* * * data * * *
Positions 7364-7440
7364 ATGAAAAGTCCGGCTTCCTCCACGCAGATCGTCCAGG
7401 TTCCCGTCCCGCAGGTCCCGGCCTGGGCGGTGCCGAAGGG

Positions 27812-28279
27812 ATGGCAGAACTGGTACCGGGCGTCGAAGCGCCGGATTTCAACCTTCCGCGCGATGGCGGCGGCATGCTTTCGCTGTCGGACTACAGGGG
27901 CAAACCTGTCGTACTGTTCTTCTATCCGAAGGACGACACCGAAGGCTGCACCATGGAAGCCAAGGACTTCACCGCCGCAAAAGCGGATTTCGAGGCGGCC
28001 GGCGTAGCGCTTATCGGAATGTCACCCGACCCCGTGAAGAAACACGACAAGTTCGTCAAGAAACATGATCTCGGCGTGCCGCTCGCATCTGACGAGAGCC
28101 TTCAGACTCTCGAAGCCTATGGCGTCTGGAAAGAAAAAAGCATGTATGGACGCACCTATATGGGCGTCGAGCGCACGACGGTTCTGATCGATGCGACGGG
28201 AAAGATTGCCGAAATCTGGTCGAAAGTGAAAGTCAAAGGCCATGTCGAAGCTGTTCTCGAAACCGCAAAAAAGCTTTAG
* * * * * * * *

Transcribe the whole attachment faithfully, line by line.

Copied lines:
Positions 7364-7440
7364 ATGAAAAGTCCGGCTTCCTCCACGCAGATCGTCCAGG
7401 TTCCCGTCCCGCAGGTCCCGGCCTGGGCGGTGCCGAAGGG

Positions 27812-28279
27812 ATGGCAGAACTGGTACCGGGCGTCGAAGCGCCGGATTTCAACCTTCCGCGCGATGGCGGCGGCATGCTTTCGCTGTCGGACTACAGGGG
27901 CAAACCTGTCGTACTGTTCTTCTATCCGAAGGACGACACCGAAGGCTGCACCATGGAAGCCAAGGACTTCACCGCCGCAAAAGCGGATTTCGAGGCGGCC
28001 GGCGTAGCGCTTATCGGAATGTCACCCGACCCCGTGAAGAAACACGACAAGTTCGTCAAGAAACATGATCTCGGCGTGCCGCTCGCATCTGACGAGAGCC
28101 TTCAGACTCTCGAAGCCTATGGCGTCTGGAAAGAAAAAAGCATGTATGGACGCACCTATATGGGCGTCGAGCGCACGACGGTTCTGATCGATGCGACGGG
28201 AAAGATTGCCGAAATCTGGTCGAAAGTGAAAGTCAAAGGCCATGTCGAAGCTGTTCTCGAAACCGCAAAAAAGCTTTAG